Now I feel like a rebel for teaching a love of reading 🙂 Thank goodness my test results stand up, so I won’t be caught out.

  3. Great stuff, Diana. The real limitation of Reader’s Workshop is that it’s based on a model that is demonstrably false: that reading is a skill. As your example shows, when you insist on teaching comprehension strategies that can be applied to any book, the interaction becomes forced and superficial.

    Some months ago I wrote a piece about this at the Core Knowledge Blog, comparing reading strategies to South Pacific “cargo cults” after WWII. Reading strategies operate the same way. We teach children to mimic the behaviors and the habits of mind that are reflexive to able readers, but deny them the deep, rich education that makes those behaviors and habits work.

    If I could change one thing and one thing only about education, it would be to get elementary schools to abandon the pointless orthodoxy of reading strategies. Thank you, Diana, for continuing to point out what a poor substitute this is for actually teaching children something of value.

  4. Determine the author’s purpose? Maybe they could just tell us what they read first. That skill alone can take years to do well.

    It’s the cart before the horse again, and it would be funny if it weren’t so tragic.

  5. Ummmm… author’s purpose? Didn’t they forget one option – to make money?

  6. Well, of course they’re drilling that. It is a State Standard! Probably soon to become a National Standard!

    Careful what you ask for.

  7. Sadly, this is what I’m supposed to teach my ninth graders. Reader’s purpose is tested in multiple questions on the state exam. Also sadly, these first graders are more engaged and have more answers than my high schoolers.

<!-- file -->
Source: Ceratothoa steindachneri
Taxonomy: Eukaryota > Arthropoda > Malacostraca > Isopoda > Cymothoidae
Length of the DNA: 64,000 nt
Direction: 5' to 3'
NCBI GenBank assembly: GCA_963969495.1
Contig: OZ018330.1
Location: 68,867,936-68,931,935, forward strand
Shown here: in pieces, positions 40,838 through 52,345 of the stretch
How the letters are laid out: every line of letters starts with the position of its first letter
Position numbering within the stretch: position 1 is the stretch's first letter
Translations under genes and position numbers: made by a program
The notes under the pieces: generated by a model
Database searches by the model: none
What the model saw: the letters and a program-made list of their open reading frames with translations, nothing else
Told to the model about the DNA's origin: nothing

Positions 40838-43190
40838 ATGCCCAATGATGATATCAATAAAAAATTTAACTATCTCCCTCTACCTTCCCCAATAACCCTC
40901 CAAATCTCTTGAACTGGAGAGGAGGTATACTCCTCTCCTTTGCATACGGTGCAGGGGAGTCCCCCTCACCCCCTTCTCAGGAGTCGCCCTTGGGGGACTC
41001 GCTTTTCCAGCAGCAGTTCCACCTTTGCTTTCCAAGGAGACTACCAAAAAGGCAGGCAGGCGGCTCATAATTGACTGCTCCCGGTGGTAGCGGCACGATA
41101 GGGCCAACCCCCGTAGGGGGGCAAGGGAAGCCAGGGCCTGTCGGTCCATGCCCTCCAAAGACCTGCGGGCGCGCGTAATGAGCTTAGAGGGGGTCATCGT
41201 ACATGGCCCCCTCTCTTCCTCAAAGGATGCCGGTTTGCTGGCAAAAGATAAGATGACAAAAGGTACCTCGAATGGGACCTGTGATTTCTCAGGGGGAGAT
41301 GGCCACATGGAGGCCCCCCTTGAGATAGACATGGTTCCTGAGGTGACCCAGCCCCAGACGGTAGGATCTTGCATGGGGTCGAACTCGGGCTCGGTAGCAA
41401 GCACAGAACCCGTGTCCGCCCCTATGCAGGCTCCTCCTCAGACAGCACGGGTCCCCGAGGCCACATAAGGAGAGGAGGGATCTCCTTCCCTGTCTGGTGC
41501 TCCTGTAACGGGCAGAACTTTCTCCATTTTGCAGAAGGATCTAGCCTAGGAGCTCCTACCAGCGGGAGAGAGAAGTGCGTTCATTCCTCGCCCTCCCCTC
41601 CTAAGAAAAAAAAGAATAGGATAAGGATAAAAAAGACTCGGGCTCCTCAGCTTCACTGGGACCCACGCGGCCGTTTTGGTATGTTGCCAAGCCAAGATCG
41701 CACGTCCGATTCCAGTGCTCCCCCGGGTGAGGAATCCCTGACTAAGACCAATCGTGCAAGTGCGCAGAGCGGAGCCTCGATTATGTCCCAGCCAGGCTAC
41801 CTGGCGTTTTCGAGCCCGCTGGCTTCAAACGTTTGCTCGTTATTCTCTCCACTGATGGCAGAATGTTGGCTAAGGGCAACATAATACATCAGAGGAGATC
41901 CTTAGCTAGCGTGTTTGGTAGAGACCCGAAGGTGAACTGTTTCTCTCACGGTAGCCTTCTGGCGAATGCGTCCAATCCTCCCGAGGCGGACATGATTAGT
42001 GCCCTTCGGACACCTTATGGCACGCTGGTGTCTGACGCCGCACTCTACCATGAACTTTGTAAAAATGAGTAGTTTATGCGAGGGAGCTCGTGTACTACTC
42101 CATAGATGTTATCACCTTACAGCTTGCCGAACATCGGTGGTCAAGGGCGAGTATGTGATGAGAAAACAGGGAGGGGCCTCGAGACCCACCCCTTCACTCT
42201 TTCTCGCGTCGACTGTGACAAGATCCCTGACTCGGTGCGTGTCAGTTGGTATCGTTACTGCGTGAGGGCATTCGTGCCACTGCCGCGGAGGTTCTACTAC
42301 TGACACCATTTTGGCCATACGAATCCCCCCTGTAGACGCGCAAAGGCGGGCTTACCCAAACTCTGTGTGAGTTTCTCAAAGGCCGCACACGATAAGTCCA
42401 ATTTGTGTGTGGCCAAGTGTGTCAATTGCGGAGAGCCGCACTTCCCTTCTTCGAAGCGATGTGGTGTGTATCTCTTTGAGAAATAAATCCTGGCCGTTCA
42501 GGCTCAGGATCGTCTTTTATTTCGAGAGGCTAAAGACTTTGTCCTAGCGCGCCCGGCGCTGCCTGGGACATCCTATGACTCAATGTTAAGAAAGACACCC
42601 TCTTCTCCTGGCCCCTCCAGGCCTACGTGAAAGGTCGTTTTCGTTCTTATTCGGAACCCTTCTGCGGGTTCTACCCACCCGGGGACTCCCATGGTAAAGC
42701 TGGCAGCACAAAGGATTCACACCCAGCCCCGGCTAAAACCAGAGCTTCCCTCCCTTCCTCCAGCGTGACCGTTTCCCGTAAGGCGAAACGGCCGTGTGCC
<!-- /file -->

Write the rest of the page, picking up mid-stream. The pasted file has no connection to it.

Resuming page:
8. As an elementary teacher of two decades, I can state categorically that lessons like this will kill children’s love of learning at a very early age. Very sad.

  9. Diana Senechal says:

    Excellent comments. I think we have to insist on a greater distinction between curriculum and standards. If the standards become our default curriculum, then the lessons will revolve around “determining the author’s purpose” and other such skills and strategies. Balanced Literacy structures lessons around skills and strategies, but there are other ways to address the skills and much more.

    For instance, if the curriculum puts literature at the center, then a lesson can be about a book itself. The discussion of the book will involve many of the skills listed in the standards, without reducing the lesson to a simplistic or generic presentation of those skills. Yes, certain lessons do have to focus on specific skills, but others will involve many skills at once, often without even naming them.

    So while our state standards leave much to be desired, they should not limit classroom instruction. It is largely for political reasons that they focus on skills–but those skills come to life only in the context of specific subjects and books. Standards can be guides, but they should not hold us back or make lessons dreary. I don’t mean lessons must be “fun”–the teacher’s purpose is not to entertain–but there’s no need for unillumined drear.

  10. Yes, that’s ideal, Diana, I unequivocally agree. But imagine you’re working in an urban school on the 4th year of not meeting AYP and you’ve been told that your building will be targeted for intervention next year if you don’t measure up on those selected response questions. What do you think your principal is going to mandate you do?